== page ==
There’s a concise avenue to an offseason plan B for the New York Jets should they completely strike out on big-time EDGE in free agency.
The New York Jets represent the gardeners looking to take advantage.
The Jets greatest needs are easily identifiable. In fact, it’s been this way for several years. It’s about the offensive line and edge pass rush.
- Loaded class in 2019 NFL free agency.
- More of a bust rate via NFL Draft Round 1.
- Money-well spent (even if overpaid to a degree).
- Never available via NFL free agency. Never.
- One of the safest positions to select in Round 1 of the NFL Draft.
- Lifts the play of every offensive player on the outside or in the backfield.
Due to the fact offensive line talent is, once again, nonexistent on the market while pass rushers are, the formula is to go hard (even overpay) for edge talent while ensuring O-line talent early in the draft.
The first problem is obvious: the NFL Draft isn’t black and white. No team can travel into the draft and force the issue via certain positions in certain rounds.
This is absolutely true.
At the same time, Mike Maccagnan has traveled down such a hard “best available player” path that it’s served as counterproductive. Selecting Leonard Williams when Muhammad Wilkerson and Sheldon Richardson were already in-house had 300-plus pound dudes hilariously attempting to play the edge. The notion has also led Maccagnan’s tenure to feature just two offensive line selections in 28 total draft picks over four years. (Both picks came in the fifth round, 2015 and 2016.)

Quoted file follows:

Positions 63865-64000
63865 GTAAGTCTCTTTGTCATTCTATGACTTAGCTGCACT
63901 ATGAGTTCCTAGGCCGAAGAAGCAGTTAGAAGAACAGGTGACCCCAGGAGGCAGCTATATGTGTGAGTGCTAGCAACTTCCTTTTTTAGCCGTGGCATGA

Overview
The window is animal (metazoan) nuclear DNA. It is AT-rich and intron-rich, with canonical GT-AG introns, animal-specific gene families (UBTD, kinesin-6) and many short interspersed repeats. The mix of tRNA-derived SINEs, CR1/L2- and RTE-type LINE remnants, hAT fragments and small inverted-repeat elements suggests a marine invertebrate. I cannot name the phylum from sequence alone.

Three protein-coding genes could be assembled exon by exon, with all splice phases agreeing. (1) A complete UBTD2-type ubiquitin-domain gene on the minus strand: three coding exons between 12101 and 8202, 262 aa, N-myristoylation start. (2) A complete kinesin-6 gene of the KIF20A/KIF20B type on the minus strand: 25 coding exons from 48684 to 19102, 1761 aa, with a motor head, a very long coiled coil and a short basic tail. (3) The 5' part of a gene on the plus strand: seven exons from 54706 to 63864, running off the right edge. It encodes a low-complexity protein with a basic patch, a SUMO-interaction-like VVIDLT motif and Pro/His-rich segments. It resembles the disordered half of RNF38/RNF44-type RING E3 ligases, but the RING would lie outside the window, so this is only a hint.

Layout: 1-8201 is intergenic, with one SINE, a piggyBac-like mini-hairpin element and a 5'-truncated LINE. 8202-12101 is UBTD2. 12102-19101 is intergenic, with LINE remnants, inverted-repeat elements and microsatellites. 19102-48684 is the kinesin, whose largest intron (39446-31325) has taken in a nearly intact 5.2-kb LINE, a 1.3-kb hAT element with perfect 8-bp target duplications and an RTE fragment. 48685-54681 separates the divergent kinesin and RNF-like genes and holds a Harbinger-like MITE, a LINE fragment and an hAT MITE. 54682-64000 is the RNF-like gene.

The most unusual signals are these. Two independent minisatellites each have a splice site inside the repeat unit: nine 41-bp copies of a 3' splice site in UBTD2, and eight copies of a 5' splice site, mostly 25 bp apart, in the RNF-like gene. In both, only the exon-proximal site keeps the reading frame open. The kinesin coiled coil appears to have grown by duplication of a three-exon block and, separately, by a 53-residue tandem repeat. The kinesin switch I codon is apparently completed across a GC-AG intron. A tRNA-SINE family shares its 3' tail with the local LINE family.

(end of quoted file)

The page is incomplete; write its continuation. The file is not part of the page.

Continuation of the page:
There comes a legitimate point in time in which forcing the positional issue is the correct strategy, especially when forcing the issue for a unit that lifts the rest of one unit so drastically is apparent.
There’s just one annoying little problem with my free agency = EDGE + offensive line = NFL Draft = Jets success blueprint.
What if the Jets strike out in free agency via the EDGE? It’s not just possible, it’s probable.
Rumors are already swirling around Lawrence, Clowney and Ansah remaining put in each’s respective city. My blueprint has New York snagging (and probably overpaying) Flowers and Graham. What if none are newly-employed in Florham Park, New Jersey?
The other issue with the perfect blueprint is that it features a Jacksonville Jaguars Round 1 trade that features complementary assets. For the sake of altering plan B drastically, we’ll scratch the idea of a trade-down scenario.
Many would argue Henry doesn’t fit the 4-3. It’s an incorrect argument. He’s a three-to-five technique who doesn’t fit due to Leonard Williams‘s presence. Where he does fit beautifully is in every passing subpackage next to Leo, making for a tremendous interior pass rush.